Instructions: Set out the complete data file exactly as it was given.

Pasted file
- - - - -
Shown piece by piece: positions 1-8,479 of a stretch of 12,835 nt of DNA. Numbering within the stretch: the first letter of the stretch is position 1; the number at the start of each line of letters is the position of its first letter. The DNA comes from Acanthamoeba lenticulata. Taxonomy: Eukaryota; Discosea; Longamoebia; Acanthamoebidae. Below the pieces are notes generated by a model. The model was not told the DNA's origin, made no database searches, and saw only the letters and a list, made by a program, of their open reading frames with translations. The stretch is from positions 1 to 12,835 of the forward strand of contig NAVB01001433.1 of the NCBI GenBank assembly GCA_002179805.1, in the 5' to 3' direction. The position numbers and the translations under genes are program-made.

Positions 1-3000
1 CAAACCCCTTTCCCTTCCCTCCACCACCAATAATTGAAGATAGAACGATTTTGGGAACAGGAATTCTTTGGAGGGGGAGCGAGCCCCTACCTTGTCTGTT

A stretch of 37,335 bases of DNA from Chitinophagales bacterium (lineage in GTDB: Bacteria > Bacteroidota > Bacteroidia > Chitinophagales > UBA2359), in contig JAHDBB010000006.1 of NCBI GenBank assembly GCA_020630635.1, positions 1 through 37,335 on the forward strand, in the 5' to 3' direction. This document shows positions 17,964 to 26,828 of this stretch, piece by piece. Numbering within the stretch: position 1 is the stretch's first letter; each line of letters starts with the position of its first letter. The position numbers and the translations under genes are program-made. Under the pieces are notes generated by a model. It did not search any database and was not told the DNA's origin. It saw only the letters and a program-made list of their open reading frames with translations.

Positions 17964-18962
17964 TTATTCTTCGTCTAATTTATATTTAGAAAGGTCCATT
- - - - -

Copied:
Shown piece by piece: positions 1-8,479 of a stretch of 12,835 nt of DNA. Numbering within the stretch: the first letter of the stretch is position 1; the number at the start of each line of letters is the position of its first letter. The DNA comes from Acanthamoeba lenticulata. Taxonomy: Eukaryota; Discosea; Longamoebia; Acanthamoebidae. Below the pieces are notes generated by a model. The model was not told the DNA's origin, made no database searches, and saw only the letters and a list, made by a program, of their open reading frames with translations. The stretch is from positions 1 to 12,835 of the forward strand of contig NAVB01001433.1 of the NCBI GenBank assembly GCA_002179805.1, in the 5' to 3' direction. The position numbers and the translations under genes are program-made.

Positions 1-3000
1 CAAACCCCTTTCCCTTCCCTCCACCACCAATAATTGAAGATAGAACGATTTTGGGAACAGGAATTCTTTGGAGGGGGAGCGAGCCCCTACCTTGTCTGTT

A stretch of 37,335 bases of DNA from Chitinophagales bacterium (lineage in GTDB: Bacteria > Bacteroidota > Bacteroidia > Chitinophagales > UBA2359), in contig JAHDBB010000006.1 of NCBI GenBank assembly GCA_020630635.1, positions 1 through 37,335 on the forward strand, in the 5' to 3' direction. This document shows positions 17,964 to 26,828 of this stretch, piece by piece. Numbering within the stretch: position 1 is the stretch's first letter; each line of letters starts with the position of its first letter. The position numbers and the translations under genes are program-made. Under the pieces are notes generated by a model. It did not search any database and was not told the DNA's origin. It saw only the letters and a program-made list of their open reading frames with translations.

Positions 17964-18962
17964 TTATTCTTCGTCTAATTTATATTTAGAAAGGTCCATT